Some of you who never read Forbes Magazine might think it’s just a stuffy business periodical, but how stuffy can a magazine really be when it runs an article celebrating “investment-grade” Scotch whiskey, as Forbes recently did?
Sounds whimsical, but it’s for real. And with dollar values per fifth reaching five and six figures, what nonprofit wouldn’t appreciate a gift of such a very special bottle of booze?
When canny marketers seek to pull the cork on high-end snob appeal, the sky’s the limit – but not for me. My personal Scotch budget is $45 a bottle. But the players in this new savory game usually tack on a few more zeroes to so miniscule an amount.
Padlock Your Wetbar
How’s this for value-added? The $2,750 entry-level price you pay to purchase a bottle from the Annie Liebovitz Scotch Collection, for example (yes, it’s that Annie Liebovitz), also includes a limited edition Liebovitz print to hang on the wall – right next to your flashing neon Miller sign.
Other stratospheric examples:
- Macallan 1926 Fine and Rare: $75,000
- Dalmore ‘64 Trinitas: $160,100
- Glenfiddich 1937: $71,700
2012 traffic in such tasty trifles was up 550% over 2008, and Whiskey Highland founder Andy Simpson says an index fund of the top 250 bottles shows they delivered 206% appreciation from Q3 2008 to Q3 2012.
Interested? To get closer to this action you might choose to join New York’s “1494” whiskey club (collector’s membership: $25,000). Forbes seems bullish on investment-grade Scotch: “And if the rare-whiskey market should collapse? Just drink your losses. Try that with social media stock.”
A Toast to Fundraising Relevance
Gifts of personal property – appreciated “stuff” – are a great way donors can make a difference for your nonprofit. And who wouldn’t appreciate a bottle of that Glenfiddich ’37? But let’s also imagine other, perhaps less exotic possibilities:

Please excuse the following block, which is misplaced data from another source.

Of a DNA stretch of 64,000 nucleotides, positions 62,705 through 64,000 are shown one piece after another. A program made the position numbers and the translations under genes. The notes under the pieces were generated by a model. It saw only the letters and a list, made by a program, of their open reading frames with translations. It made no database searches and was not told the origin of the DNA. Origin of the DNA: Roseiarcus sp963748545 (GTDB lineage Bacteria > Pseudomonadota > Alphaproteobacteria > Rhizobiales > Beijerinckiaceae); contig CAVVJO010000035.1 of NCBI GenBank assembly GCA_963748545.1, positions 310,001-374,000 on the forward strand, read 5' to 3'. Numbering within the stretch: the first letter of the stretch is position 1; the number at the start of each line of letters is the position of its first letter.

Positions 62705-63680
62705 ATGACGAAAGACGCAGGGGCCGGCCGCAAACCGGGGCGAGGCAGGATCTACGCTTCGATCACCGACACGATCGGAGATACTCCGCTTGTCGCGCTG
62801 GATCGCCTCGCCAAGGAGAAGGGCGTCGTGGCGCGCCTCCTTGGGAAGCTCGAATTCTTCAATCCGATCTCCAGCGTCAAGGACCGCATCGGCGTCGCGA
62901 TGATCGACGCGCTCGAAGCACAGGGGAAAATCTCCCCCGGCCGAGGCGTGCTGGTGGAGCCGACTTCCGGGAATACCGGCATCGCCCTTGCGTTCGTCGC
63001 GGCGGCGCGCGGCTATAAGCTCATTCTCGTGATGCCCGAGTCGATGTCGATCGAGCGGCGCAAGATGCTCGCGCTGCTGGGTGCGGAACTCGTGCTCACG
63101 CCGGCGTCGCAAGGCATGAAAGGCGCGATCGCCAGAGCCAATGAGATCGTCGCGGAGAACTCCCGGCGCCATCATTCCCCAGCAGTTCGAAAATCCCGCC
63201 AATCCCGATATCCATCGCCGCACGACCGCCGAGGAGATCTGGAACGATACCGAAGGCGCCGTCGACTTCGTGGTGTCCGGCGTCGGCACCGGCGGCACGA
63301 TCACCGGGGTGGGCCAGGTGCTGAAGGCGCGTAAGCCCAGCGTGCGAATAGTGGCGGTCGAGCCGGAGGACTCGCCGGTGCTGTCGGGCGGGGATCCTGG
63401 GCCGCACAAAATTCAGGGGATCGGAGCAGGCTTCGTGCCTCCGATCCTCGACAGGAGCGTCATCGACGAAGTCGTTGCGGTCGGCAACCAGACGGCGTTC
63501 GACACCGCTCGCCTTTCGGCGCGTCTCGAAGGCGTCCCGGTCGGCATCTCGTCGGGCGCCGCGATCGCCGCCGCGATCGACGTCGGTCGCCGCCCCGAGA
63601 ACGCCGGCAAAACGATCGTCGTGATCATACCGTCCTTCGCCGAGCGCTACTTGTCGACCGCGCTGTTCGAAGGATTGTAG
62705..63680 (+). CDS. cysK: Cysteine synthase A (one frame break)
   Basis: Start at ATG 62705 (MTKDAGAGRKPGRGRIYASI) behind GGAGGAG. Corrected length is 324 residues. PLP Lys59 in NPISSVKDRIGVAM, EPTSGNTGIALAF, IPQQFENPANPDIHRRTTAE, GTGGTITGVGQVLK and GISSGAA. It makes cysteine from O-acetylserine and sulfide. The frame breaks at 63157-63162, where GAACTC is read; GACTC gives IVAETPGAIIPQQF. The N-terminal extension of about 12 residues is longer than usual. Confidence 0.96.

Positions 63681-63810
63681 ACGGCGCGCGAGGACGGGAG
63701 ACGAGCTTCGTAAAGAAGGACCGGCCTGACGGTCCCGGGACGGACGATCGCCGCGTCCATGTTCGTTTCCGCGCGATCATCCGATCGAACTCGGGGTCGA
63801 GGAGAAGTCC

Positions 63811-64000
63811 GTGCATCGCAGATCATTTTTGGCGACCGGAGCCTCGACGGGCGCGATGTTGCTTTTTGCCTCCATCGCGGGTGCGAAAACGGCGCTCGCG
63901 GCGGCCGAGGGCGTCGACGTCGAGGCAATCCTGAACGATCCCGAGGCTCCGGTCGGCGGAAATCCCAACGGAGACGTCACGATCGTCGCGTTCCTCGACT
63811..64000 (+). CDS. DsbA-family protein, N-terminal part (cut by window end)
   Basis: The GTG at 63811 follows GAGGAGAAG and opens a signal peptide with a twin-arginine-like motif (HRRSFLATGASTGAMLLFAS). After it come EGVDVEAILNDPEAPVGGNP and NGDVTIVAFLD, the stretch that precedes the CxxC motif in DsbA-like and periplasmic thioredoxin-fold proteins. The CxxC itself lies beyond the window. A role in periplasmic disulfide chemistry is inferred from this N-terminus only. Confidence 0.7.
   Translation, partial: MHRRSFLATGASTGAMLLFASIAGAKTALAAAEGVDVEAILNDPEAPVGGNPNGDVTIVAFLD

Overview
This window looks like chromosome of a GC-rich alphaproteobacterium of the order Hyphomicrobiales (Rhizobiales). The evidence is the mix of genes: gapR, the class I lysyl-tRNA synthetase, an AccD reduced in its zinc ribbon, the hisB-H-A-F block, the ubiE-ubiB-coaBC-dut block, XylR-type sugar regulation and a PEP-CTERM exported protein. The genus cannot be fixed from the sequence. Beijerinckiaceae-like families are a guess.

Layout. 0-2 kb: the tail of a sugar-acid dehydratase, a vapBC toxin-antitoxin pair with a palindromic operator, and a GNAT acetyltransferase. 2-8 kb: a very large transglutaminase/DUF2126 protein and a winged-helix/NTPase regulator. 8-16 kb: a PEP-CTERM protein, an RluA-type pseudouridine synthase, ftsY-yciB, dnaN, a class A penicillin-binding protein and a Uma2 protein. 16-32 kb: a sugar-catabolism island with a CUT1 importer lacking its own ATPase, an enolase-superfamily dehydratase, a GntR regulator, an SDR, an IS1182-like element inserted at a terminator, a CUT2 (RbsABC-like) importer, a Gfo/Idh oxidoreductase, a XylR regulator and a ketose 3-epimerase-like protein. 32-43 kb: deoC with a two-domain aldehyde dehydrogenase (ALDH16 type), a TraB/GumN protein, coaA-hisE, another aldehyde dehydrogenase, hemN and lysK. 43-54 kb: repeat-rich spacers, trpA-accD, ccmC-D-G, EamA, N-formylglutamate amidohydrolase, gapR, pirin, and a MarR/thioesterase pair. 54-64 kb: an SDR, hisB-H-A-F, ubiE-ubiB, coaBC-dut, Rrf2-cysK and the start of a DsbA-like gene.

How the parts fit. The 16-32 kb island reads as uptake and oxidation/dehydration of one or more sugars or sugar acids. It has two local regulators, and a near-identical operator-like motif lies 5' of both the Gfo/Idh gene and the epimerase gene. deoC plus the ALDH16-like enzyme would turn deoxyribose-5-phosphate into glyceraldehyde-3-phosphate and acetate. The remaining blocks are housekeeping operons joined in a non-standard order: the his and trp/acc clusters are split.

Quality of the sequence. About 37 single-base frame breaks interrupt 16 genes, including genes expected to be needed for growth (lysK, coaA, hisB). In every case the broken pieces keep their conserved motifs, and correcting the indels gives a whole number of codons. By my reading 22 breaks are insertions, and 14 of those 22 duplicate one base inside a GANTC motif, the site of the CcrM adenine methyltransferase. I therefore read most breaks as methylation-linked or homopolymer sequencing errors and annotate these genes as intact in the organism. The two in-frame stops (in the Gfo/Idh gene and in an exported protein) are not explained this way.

- How about a 1955 Corvette?
- A piece of original artwork?
- The world’s second-largest collection of porcelain frogs?
- A vintage sailboat?
I asked Brian Sagrestano to give us his rundown on the benefits and requirements of such gifts:
“Any asset can be donated. The question is whether it can be deducted. But I work on gifts of highly appreciated collectibles all the time. Say the donor has an asset, like a bottle of wine, which is highly appreciated. The donor has it appraised and then donates it. The deduction is based on a qualified appraisal unless the charity cannot use the asset for a purpose related to its charitable mission (this is called the “related use rule”). But in positive-speak, if the charity can use it for a purpose related to its mission, deduction is based on the appraisal. If the charity cannot, deduction is limited to the donor’s cost basis (what donor paid for it).”
Whether it’s a whiskey, a classic car, artwork, whatever – this kind of giving represents a significant opportunity for donors, nonprofits and for you.